Metallica Returns to Their Roots

So I dub them ... forgiven.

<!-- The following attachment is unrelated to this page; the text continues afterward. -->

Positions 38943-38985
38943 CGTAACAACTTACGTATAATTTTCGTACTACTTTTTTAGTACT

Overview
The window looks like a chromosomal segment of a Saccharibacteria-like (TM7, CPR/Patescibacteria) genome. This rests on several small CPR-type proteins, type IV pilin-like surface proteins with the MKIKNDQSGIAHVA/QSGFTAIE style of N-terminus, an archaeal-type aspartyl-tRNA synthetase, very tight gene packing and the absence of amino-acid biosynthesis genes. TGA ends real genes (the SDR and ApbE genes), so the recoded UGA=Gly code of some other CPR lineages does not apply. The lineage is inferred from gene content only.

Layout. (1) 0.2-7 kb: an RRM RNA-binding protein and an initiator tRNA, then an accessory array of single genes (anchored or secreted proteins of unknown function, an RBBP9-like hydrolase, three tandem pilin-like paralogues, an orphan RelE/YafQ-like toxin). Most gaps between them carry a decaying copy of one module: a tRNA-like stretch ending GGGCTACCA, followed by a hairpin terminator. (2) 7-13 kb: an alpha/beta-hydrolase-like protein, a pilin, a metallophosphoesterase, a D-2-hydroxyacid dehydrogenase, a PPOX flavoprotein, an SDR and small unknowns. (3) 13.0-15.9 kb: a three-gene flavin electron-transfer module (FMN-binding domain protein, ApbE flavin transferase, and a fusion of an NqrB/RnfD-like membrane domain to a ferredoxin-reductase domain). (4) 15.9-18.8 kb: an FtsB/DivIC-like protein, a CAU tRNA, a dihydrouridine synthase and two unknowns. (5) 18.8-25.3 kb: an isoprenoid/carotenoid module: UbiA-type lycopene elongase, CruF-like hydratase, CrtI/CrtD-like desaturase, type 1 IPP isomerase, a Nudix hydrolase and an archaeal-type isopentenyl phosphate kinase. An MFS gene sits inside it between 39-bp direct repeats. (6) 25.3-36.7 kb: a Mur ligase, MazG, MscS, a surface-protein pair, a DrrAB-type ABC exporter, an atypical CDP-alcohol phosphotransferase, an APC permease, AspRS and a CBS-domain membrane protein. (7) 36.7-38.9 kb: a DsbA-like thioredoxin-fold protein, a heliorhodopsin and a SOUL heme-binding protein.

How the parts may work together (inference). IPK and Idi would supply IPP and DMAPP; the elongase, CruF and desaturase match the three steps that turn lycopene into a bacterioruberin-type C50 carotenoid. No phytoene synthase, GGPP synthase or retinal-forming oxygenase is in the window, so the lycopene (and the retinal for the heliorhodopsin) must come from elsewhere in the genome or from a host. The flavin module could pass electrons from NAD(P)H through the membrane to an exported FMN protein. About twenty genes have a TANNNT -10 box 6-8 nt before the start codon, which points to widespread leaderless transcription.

When I was 13 or so, my metalhead peers began passing around copies of a tape entitled Metal Up Your Ass, with a cover that featured a crude drawing of a fist emerging from a toilet, wielding a knife. It was a totally tame graphic by today's standards, but utterly disturbing and fascinating for a young teenage girl growing up in Tacoma.Metal Up Your Ass was the collection of demos by Metallica that would eventually turn up in vinyl and cassette form under the equally antagonistic title of Kill 'Em All, released in 1983 on Megaforce Records. As someone raised on the raw, muscular New Wave of British heavy metal, and who was bored senseless by some of what was beginning to pass for metal at that time (Quiet Riot had just gone to #1 with "Cum on Feel the Noize"), Metallica was pretty much the most exciting thing I had heard since my father first handed me a Johnny Cash record. By the time Ride the Lightning dropped in 1984, I was a full-tilt, obsessive fan.They didn't sing about how much they were getting laid or how glamorous their lives were; they wrote songs about the ravages of war and the hypocrisies of the death penalty, and generally seethed with a tense fury that played both sides of the fence, delivering leftist diatribes one moment and assuming a devil's-advocate stance the next. I found it frightening and morally suspect, but refreshingly honest.In 1986, the day their third record, Master of Puppets, was released, my friend Derek skipped out of class early to get his hands on a copy, and a bunch of us met up in a wooded area near our high school. Derek had a boombox with him, some resourceful fellow had the weed, and all of us were so on edge to hear the new material that I remember nervously breaking twigs in my hands over and over again in anticipation. As soon as the opening riff to "Battery" galloped out of the gate, I was ecstatic. Everything I already loved about the band had been amplified, literally and figuratively. Bassist Cliff Burton had never sounded so commanding and creative, and rarely had a metal record delivered at such breakneck speed been so beautifully sequenced and artfully executed. I'm pretty sure we listened to it three times all the way through before we realized it was getting dark in the woods.Sadly, that was the band's high-water mark. Within months, Burton was killed in a horrific bus accident. The Bay Area band was permanently derailed away from their original sound and began a creeping creative death march towards more commercially lucrative pop pastures. Then in 1991 came the so-called "Black" album (delineated as such because though it was eponymously titled, the mostly monochromatic artwork made it difficult to tell what the hell exactly you were supposed to call it). It was a clean, comfortable, and easy-on-the-ears hard rock album with plenty of catchy hooks, sing-along anthems, and a structurally sound pop skeleton. It was also heartbreakingly bland and ball-less if you were a fan of Metallica's thrash roots and curmudgeonly edge. While a sizable legion of fans shared my sentiments exactly, it really didn't matter in terms of commercial success: the Black album went on to sell 22 million copies and continues to be the best-selling recording of their career. I gave up on Metallica and went on to discover punk rock, which was just the comfort food I needed after such a disappointing decline.That was nearly 20 years ago, so when word started trickling out that Metallica's new, Rick Rubin–produced record was being trumpeted as a return to form, I was highly skeptical. It was a joyous shock to discover that Death Magnetic was indeed infused with many of the same elements that made me fall in love with them the first time. Starting your record with a faux heartbeat that gives way to watery, finger-picked minor chords could be both clichéd and prematurely self-aggrandizing, but in the case of opening track "That Was Just Your Life", it's a benign preamble to an unexpected onslaught of classic Metallica. Given the budgets these cats now possess and the obvious magic that Rubin appears to wield, I'm not sure who to congratulate, but both the tension and flourish are back. If you've ever cared about what Metallica used to be, you should definitely give your ears the chance to absorb where they are now. Furthermore, if you are going to the band's KeyArena show this coming Monday, December 1, be sure to show up early to catch the opening act. The Sword are arguably the best new (not nu) metal band working today—and one that clearly studied those early Metallica texts with great reverence.rocketqueen@seattleweekly.com

 
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